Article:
How California’s Climate Disclosure Bills Could Affect Your Company
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September 12, 2023
min read

How California’s Climate Disclosure Bills Could Affect Your Company

By starting the reporting process now, companies can get ahead of regulations and leverage climate data to help

With investors, regulators, and consumers demanding climate accountability, California has introduced two new bills—SB 253 and SB 261— that would mandate climate disclosures for thousands of companies. If passed, these bills would enact broad new reporting rules around greenhouse gas (GHG) emissions and climate-related risks.

SB 253: Sweeping Emissions Disclosure

SB 253, also known as the Climate Corporate Data Accountability Act, would require expansive emissions reporting for large companies operating in California. Here are the key details:

Which Companies Are Affected?

SB 253 applies to U.S. companies that:

  • Generate over $1 billion in annual revenue
  • Do business in California

What Do Companies Have to Disclose?

Affected companies must report annual GHG inventories covering:

  • Scope 1 emissions
  • Scope 2 emissions
  • Scope 3 emissions

Reporting must follow the globally recognized GHG Protocol methodology.

When Do Disclosures Start?

If passed, disclosures of scope 1 and 2 emissions would likely begin in 2024. Scope 3 disclosures would follow in 2025 or later.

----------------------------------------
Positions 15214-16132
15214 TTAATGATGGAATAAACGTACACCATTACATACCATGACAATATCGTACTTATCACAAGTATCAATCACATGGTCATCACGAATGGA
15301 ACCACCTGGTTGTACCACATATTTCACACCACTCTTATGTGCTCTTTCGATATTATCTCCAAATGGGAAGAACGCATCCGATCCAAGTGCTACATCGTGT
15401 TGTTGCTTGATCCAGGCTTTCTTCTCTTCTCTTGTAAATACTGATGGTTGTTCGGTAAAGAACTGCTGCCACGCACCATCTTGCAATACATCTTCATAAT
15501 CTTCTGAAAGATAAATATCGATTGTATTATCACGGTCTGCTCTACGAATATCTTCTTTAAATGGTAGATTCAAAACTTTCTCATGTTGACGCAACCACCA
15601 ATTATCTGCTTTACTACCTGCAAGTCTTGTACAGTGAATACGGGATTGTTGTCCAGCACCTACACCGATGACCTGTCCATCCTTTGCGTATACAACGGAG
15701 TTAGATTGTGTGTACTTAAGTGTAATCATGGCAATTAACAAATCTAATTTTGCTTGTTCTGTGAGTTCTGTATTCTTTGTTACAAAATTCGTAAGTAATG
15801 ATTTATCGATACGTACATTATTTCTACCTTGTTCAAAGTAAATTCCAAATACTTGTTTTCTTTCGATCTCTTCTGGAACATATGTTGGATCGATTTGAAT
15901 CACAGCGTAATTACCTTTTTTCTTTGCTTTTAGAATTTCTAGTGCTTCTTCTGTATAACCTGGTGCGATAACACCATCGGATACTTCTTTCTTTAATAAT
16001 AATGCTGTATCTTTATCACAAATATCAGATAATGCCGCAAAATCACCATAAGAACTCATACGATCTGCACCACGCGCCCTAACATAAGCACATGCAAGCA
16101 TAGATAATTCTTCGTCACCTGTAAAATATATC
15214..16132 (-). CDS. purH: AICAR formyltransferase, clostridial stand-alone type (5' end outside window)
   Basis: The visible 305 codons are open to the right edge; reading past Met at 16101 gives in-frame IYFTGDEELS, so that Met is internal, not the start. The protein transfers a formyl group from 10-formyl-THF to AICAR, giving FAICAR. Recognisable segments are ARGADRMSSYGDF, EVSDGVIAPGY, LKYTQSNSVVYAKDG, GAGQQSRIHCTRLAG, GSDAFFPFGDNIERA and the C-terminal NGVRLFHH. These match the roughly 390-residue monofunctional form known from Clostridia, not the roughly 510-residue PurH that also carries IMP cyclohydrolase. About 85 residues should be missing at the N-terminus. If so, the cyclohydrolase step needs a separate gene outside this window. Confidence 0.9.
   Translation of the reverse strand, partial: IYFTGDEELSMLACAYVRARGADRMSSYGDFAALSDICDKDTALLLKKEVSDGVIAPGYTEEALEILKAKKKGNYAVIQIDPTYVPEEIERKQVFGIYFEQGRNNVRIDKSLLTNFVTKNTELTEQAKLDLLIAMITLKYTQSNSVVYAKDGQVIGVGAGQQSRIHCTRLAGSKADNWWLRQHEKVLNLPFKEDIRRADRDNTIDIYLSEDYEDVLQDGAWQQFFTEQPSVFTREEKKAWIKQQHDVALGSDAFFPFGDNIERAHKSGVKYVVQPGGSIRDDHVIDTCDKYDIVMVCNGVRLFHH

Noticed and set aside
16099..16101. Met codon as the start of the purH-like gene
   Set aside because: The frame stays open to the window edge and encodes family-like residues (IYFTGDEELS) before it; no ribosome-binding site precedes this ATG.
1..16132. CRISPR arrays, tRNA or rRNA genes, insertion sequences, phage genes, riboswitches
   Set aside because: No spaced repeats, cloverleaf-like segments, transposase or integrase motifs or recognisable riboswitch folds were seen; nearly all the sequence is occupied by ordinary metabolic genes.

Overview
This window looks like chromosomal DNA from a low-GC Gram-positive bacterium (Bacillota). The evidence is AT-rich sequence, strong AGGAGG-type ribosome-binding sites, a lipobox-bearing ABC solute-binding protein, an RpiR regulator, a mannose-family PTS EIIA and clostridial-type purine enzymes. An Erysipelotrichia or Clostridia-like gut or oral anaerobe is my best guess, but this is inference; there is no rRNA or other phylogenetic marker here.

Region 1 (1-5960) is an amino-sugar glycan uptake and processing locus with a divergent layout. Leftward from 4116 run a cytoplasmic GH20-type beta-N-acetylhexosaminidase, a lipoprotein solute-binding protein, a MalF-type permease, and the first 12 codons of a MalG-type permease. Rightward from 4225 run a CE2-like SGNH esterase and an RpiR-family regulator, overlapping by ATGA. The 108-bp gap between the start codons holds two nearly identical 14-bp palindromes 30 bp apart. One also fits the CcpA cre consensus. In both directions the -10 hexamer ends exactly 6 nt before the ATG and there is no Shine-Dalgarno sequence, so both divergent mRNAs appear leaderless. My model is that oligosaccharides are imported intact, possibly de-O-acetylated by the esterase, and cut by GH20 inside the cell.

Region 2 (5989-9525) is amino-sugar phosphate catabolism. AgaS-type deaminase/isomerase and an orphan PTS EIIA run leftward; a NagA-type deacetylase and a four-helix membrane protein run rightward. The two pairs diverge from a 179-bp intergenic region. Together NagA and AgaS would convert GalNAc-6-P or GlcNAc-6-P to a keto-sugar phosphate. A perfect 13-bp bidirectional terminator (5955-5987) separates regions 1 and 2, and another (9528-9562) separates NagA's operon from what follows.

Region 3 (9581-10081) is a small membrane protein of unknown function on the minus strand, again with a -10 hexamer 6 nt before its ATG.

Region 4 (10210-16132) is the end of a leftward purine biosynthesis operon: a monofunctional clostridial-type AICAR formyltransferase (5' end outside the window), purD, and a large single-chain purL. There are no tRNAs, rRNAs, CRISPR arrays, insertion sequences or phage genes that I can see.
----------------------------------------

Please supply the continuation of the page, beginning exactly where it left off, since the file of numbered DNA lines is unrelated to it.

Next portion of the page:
Verification and Penalties

SB 253 also mandates third-party verification of emissions reports. Non-compliant companies face potential penalties from California regulators.

Over 7,000 corporations could see new emissions disclosure rules under SB 253. Many companies with international operations are already preparing to report for incoming EU sustainability regulations.

SB 261: Climate Risk Reporting

SB 261, known as the Climate-Related Financial Risk Act, focuses on climate risk management. Here are the key provisions:

Which Companies Are Affected?

SB 261 applies to companies with over $500 million in annual revenue that operate in California.

What Do Companies Have to Disclose?

Affected companies must publish annual climate risk reports aligned with the Task Force on Climate-Related Financial Disclosures (TCFD) framework.

Reports must cover:

  • Physical climate risks
  • Climate transition risks
  • Efforts to reduce climate-related risks

Verification and Penalties

Third-party assurance of the reports would also be required under SB 261. Failing to comply can result in penalties.

Preparing for New Climate Disclosure Rules

Leading companies are already reporting emissions and climate risks to satisfy major investors and regulators in markets like the EU.

In the face of these sweeping regulation changes with SB 253 and SB 261, 15Rock can be your key to not just compliance but also strategic risk management and emissions tracking. With the robust capabilities of our AI-enabled services through Athena, we provide granular insights into climate risks and emissions.

Our platform offers businesses the ability to access TCFD compliant reports, creating a seamless implementation of climate-related financial disclosure strategies. Athena's real-time monitoring also allows for constant calibration to accommodate potential legislative updates. Moreover, with Athena's robust system, you can disclose your scope 1, 2, and 3 emissions with unparalleled accuracy, helping meet the regulatory requirements of SB 253 and beyond. Embrace the upcoming regulations as an opportunity to transform risks into sustainable growth strategies with 15Rock.

Let's navigate the future of climate disclosure together - a transparent future where compliance meets sustainability. You can get started for free and stay on our free tier until you need AI super powers.